Lord Radstock had opened to him in Russia “a wide door and effectual,” large numbers high in rank being among the fruit of his labour there. Dr. Baedeker, having passed through ten years of preparation in the study of God’s Word, and the exercise of his gift at home, felt drawn to go forth and carry the Gospel to the regions beyond, and in 1876 started on his first evangelistic journey through Continental lands. After some time in Berlin and other parts of Germany, having been commended to Russian friends by his spiritual father and predecessor in the field, the call to come over into Russia was responded to, there to further help in the work begun, and carry the Gospel still further afield. Deeply impressed by what he had seen of the condition of things in the great Russian Empire with its teeming millions sitting in darkness and the shadow of death, needing the Gospel which was eagerly heard as often as preached, in the following year, 1877, Dr. Baedeker, having let his house for three years, again went forth, this time accompanied by his wife and their adopted daughter, and devoted almost the whole of this period to labour for the Lord among the peoples of that vast Empire.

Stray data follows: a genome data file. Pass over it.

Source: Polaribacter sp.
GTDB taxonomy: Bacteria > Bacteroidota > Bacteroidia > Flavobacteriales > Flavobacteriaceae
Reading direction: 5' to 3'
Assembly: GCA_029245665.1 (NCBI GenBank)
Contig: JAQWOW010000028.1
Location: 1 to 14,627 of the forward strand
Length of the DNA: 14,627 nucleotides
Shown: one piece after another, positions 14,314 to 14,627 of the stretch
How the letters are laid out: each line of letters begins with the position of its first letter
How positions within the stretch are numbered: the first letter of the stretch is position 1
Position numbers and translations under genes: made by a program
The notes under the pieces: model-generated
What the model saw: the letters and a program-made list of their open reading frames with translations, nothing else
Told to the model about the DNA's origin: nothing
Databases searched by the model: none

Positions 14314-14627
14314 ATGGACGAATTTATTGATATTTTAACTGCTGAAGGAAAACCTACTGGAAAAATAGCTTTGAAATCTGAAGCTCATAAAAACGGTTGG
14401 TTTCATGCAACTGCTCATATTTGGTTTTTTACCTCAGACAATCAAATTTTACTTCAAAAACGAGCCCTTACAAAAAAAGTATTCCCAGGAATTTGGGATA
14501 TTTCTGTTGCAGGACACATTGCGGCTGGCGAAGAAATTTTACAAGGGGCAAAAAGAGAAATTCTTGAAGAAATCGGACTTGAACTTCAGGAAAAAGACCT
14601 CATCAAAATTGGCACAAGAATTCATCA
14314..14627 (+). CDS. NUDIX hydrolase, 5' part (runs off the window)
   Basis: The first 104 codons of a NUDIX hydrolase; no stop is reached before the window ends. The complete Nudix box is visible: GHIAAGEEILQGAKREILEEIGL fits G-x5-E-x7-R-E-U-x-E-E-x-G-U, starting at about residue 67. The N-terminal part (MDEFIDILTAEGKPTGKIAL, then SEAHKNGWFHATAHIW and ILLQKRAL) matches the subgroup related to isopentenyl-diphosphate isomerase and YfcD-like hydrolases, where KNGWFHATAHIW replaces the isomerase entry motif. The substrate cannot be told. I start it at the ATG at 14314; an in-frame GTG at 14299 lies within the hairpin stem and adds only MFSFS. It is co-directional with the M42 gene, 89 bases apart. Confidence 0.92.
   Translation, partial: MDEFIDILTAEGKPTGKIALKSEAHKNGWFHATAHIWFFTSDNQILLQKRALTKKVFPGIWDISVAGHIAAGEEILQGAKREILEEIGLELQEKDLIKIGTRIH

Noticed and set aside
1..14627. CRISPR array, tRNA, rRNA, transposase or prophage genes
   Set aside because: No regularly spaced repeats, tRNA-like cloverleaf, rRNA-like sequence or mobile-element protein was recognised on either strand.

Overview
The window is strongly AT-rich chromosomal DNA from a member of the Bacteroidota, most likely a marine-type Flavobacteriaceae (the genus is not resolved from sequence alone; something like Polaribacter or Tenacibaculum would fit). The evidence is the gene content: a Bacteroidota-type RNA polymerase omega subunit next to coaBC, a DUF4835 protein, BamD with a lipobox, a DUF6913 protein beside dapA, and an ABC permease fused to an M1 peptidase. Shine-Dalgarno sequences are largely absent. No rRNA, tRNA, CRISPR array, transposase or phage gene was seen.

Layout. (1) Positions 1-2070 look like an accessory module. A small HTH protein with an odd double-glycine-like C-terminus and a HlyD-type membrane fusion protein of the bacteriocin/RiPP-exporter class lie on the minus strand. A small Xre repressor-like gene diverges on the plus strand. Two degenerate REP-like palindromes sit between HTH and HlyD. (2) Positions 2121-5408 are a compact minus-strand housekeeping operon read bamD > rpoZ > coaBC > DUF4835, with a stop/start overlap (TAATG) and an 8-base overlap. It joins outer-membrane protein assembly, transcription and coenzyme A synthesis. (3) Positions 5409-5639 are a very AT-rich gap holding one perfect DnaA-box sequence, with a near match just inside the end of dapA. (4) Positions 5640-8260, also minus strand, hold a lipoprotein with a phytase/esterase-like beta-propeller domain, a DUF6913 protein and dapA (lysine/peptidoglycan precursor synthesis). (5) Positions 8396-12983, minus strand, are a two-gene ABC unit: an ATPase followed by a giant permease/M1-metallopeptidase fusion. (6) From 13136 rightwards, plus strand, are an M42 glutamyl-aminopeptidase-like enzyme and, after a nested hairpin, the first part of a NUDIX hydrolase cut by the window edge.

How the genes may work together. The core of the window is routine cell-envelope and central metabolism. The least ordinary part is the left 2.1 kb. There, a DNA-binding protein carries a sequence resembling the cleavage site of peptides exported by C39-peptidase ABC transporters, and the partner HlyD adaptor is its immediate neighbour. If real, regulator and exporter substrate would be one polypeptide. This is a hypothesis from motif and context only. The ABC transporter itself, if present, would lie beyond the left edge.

As years went by, annual visits were paid to Russia and other European countries, his purpose ever the same, until he would be much more abroad than at home. Thousands on thousands of miles were traversed, the means of transit often being of the most primitive description, and the ground to be gone over such as would test the mettle of a much younger and stronger man; but the doctor made light of it, only remarking by the way as he would come back and narrate some of his experiences, that it was interesting to find out what a strain the human frame could stand. Into every corner of Russia he penetrated with the Gospel message. Permits were granted, through the influence of a Christian Countess, by the head authorities, which gave him access to all the prisons of Russia and Siberia, each permit lasting two years, and then a renewal of it for another couple of years, the evangelist feeling with every extension of the privilege (enjoyed alone by him) the importance of using it to the utmost; and so journey after journey was undertaken, Bibles, supplied freely by the British and Foreign Bible Society, distributed through the prisons and elsewhere by the thousand, while the Gospel of salvation was sounded out with the living voice.